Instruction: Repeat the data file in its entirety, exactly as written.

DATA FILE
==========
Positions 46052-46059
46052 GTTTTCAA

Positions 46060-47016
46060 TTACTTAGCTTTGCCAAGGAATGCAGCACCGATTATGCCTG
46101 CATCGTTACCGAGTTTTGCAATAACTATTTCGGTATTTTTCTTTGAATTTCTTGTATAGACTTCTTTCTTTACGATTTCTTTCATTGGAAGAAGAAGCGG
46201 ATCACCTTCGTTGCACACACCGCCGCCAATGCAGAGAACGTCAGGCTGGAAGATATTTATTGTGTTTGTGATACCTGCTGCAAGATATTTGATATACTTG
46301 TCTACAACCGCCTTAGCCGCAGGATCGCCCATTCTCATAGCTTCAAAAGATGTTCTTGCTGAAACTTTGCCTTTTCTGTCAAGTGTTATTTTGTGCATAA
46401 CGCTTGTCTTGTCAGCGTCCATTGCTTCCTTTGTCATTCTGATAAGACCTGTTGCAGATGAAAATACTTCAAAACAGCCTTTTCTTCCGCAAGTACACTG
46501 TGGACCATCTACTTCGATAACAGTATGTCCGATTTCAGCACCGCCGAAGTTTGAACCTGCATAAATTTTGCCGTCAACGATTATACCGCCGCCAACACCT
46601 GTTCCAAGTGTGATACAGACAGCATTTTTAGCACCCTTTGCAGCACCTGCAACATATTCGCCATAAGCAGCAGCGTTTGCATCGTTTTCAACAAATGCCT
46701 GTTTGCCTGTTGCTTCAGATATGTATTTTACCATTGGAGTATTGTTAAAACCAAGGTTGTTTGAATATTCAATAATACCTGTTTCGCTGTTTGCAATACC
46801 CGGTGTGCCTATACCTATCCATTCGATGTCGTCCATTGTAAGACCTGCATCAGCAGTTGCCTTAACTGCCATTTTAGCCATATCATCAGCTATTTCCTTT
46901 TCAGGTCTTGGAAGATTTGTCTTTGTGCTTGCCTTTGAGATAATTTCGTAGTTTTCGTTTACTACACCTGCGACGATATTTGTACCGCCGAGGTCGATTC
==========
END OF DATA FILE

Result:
Positions 46052-46059
46052 GTTTTCAA

Positions 46060-47016
46060 TTACTTAGCTTTGCCAAGGAATGCAGCACCGATTATGCCTG
46101 CATCGTTACCGAGTTTTGCAATAACTATTTCGGTATTTTTCTTTGAATTTCTTGTATAGACTTCTTTCTTTACGATTTCTTTCATTGGAAGAAGAAGCGG
46201 ATCACCTTCGTTGCACACACCGCCGCCAATGCAGAGAACGTCAGGCTGGAAGATATTTATTGTGTTTGTGATACCTGCTGCAAGATATTTGATATACTTG
46301 TCTACAACCGCCTTAGCCGCAGGATCGCCCATTCTCATAGCTTCAAAAGATGTTCTTGCTGAAACTTTGCCTTTTCTGTCAAGTGTTATTTTGTGCATAA
46401 CGCTTGTCTTGTCAGCGTCCATTGCTTCCTTTGTCATTCTGATAAGACCTGTTGCAGATGAAAATACTTCAAAACAGCCTTTTCTTCCGCAAGTACACTG
46501 TGGACCATCTACTTCGATAACAGTATGTCCGATTTCAGCACCGCCGAAGTTTGAACCTGCATAAATTTTGCCGTCAACGATTATACCGCCGCCAACACCT
46601 GTTCCAAGTGTGATACAGACAGCATTTTTAGCACCCTTTGCAGCACCTGCAACATATTCGCCATAAGCAGCAGCGTTTGCATCGTTTTCAACAAATGCCT
46701 GTTTGCCTGTTGCTTCAGATATGTATTTTACCATTGGAGTATTGTTAAAACCAAGGTTGTTTGAATATTCAATAATACCTGTTTCGCTGTTTGCAATACC
46801 CGGTGTGCCTATACCTATCCATTCGATGTCGTCCATTGTAAGACCTGCATCAGCAGTTGCCTTAACTGCCATTTTAGCCATATCATCAGCTATTTCCTTT
46901 TCAGGTCTTGGAAGATTTGTCTTTGTGCTTGCCTTTGAGATAATTTCGTAGTTTTCGTTTACTACACCTGCGACGATATTTGTACCGCCGAGGTCGATTC